Julia Evans

Some nonparametric statistics math

I’m trying to understand nonparametric statistics a little more formally. This post may not be that intelligible because I’m still pretty confused about nonparametric statistics, there is a lot of math, and I make no attempt to explain any of the math notation. I’m working towards being able to explain this stuff in a much more accessible way but first I would like to understand some of the math!

There’s some MathJax in this post so the math may or may not render in an RSS reader.

Some questions I’m interested in:

  • what is nonparametric statistics exactly?
  • what guarantees can we make? are there formulas we can use?
  • why do methods like the bootstrap method work?

since these notes are from reading a math book and math books are extremely dense this is basically going to be “I read 7 pages of this math book and here are some points I’m confused about”

what’s nonparametric statistics?

Today I’m looking at “all of nonparametric statistics” by Larry Wasserman. He defines nonparametric inference as:

a set of modern statistical methods that aim to keep the number of underlying assumptions as weak as possible

Basically my interpretation of this is that – instead of assuming that your data comes from a specific family of distributions (like the normal distribution) and then trying to estimate the parameters of that distribution, you don’t make many assumptions about the distribution (“this is just some data!!“). Not having to make assumptions is nice!

There aren’t no assumptions though – he says

we assume that the distribution $F$ lies in some set $\mathfrak{F}$ called a statistical model. For example, when estimating a density $f$, we might assume that $$ f \in \mathfrak{F} = \left\{ g : \int(g^{\prime\prime}(x))^2dx \leq c^2 \right\}$$ which is the set of densities that are not “too wiggly”.

I have not too much intuition for the condition $\int(g^{\prime\prime}(x))^2dx \leq c^2$. I calculated that integral for the normal distribution on wolfram alpha and got 4, which is a good start. (4 is not infinity!)

some questions I still have about this definition:

  • what’s an example of a probability density function that doesn’t satisfy that $\int(g^{\prime\prime}(x))^2dx \leq c^2$ condition? (probably something with an infinite number of tiny wiggles, and I don’t think any distribution i’m interested in in practice would have an infinite number of tiny wiggles?)
  • why does the density function being “too wiggly” cause problems for nonparametric inference? very unclear as yet.

we still have to assume independence

One assumption we won’t get away from is that the samples in the data we’re dealing with are independent. Often data in the real world actually isn’t really independent, but I think the what people do a lot of the time is to make a good effort at something approaching independence and then close your eyes and pretend it is?

estimating the density function

Okay! Here’s a useful section! Let’s say that I have 100,000 data points from a distribution. I can draw a histogram like this of those data points:

If I have 100,000 data points, it’s pretty likely that that histogram is pretty close to the actual distribution. But this is math, so we should be able to make that statement precise, right?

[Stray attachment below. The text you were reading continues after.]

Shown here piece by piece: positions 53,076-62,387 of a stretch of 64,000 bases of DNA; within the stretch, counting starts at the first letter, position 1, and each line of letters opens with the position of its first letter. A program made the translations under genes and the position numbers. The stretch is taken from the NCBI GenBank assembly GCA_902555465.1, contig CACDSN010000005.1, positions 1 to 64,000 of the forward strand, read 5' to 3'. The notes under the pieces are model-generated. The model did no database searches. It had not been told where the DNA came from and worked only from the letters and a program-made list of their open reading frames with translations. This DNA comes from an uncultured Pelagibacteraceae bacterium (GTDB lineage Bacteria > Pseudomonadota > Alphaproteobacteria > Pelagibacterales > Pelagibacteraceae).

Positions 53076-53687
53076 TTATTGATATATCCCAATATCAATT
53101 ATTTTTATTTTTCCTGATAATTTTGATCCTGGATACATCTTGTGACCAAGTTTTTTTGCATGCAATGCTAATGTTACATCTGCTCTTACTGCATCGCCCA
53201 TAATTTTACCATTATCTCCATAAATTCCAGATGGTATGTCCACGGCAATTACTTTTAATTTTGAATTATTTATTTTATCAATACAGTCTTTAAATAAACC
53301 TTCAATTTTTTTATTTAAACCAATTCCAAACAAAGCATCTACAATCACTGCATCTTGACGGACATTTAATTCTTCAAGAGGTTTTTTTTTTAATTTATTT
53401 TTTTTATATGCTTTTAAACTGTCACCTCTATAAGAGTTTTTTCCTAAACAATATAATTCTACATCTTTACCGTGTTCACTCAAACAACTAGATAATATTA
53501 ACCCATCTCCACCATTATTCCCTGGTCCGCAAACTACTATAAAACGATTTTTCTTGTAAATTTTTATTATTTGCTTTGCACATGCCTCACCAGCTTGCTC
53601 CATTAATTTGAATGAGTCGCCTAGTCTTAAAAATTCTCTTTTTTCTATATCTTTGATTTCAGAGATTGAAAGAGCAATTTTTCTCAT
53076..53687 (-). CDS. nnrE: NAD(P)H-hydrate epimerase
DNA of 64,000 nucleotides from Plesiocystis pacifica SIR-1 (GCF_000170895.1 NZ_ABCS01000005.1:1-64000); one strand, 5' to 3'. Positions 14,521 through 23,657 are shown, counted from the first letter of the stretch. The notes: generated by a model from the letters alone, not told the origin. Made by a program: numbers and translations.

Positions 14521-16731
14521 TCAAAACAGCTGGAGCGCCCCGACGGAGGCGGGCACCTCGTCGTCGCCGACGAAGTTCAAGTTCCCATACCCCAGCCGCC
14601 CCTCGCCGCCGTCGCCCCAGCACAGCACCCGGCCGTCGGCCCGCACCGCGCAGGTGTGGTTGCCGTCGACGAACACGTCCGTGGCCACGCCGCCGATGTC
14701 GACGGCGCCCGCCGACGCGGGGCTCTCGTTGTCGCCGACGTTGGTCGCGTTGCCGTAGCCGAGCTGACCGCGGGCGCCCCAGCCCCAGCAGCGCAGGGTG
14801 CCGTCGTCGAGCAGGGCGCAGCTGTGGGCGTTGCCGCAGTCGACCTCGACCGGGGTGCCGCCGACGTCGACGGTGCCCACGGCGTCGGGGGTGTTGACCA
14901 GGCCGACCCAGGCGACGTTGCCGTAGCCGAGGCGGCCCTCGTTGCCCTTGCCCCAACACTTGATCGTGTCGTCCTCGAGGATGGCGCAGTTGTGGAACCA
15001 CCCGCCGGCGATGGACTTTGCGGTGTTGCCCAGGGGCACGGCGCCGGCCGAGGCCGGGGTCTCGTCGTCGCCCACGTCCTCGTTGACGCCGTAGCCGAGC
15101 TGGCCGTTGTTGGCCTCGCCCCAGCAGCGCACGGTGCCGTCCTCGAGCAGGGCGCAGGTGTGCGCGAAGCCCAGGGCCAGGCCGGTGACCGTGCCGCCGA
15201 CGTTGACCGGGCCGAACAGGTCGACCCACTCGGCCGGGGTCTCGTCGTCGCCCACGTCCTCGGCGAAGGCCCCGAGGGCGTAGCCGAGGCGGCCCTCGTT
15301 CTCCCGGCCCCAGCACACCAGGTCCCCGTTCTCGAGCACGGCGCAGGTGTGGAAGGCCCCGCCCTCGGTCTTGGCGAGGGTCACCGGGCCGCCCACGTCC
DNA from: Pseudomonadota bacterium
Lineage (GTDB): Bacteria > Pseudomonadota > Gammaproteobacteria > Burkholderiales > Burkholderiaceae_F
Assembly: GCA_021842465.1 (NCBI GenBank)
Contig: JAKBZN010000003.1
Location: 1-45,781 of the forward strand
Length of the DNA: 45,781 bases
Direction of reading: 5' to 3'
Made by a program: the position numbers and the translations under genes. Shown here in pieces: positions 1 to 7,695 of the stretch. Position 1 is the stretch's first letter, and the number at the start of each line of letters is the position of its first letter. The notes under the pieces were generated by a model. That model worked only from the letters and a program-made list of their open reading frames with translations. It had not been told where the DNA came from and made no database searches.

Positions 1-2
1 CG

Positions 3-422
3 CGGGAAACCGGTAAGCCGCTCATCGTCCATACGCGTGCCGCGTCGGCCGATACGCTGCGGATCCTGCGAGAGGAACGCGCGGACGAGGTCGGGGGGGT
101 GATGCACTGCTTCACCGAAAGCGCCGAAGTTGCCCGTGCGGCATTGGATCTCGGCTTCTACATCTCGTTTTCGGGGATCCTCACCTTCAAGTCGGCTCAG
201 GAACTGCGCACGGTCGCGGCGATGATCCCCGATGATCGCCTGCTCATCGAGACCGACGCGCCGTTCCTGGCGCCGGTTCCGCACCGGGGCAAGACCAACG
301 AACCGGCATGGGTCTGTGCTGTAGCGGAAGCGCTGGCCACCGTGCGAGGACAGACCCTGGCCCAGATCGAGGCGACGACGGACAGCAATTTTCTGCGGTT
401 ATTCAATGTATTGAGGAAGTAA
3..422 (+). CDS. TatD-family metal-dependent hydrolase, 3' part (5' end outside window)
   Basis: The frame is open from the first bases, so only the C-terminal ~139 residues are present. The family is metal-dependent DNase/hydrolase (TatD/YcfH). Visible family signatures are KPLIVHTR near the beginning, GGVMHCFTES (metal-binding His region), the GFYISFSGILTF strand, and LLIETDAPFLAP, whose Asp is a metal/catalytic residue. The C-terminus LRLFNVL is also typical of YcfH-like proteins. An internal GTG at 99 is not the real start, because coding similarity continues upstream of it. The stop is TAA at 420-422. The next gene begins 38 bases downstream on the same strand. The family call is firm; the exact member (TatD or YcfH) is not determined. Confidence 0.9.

For example suppose that 5% of the points in my sample are more than 100. Is the probability that a point is greater than 100 actually 0.05? The book gives a nice formula for this:

$$ \mathbb{P}(|\widehat{P}_n(A) - P(A)| > \epsilon ) \leq 2e^{-2n\epsilon^2} $$

(by “Hoeffding’s inequality” which I’ve never heard of before). Fun aside about that inequality: here’s a nice jupyter notebook by henry wallace using it to identify the most common Boggle words.

here, in our example:

  • n is 1000 (the number of data points we have)
  • $A$ is the set of points more than 100
  • $\widehat{P}_n(A)$ is the empirical probability that a point is more than 100 (0.05)
  • $P(A)$ is the actual probability
  • $\epsilon$ is how certain we want to be that we’re right

So, what’s the probability that the real probability is between 0.04 and 0.06? $\epsilon = 0.01$, so it’s $2e^{-2 \times 100,000 \times (0.01)^2} = 4e^{-9} $ ish (according to wolfram alpha)

here is a table of how sure we can be:

  • 100,000 data points: 4e-9 (TOTALLY CERTAIN that 4% - 6% of points are more than 100)
  • 10,000 data points: 0.27 (27% probability that we’re wrong! that’s… not bad?)
  • 1,000 data points: 1.6 (we know the probability we’re wrong is less than.. 160%? that’s not good!)
  • 100 data points: lol

so basically, in this case, using this formula: 100,000 data points is AMAZING, 10,000 data points is pretty good, and 1,000 is much less useful. If we have 1000 data points and we see that 5% of them are more than 100, we DEFINITELY CANNOT CONCLUDE that 4% to 6% of points are more than 100. But (using the same formula) we can use $\epsilon = 0.04$ and conclude that with 92% probability 1% to 9% of points are more than 100. So we can still learn some stuff from 1000 data points!

This intuitively feels pretty reasonable to me – like it makes sense to me that if you have NO IDEA what your distribution that with 100,000 points you’d be able to make quite strong inferences, and that with 1000 you can do a lot less!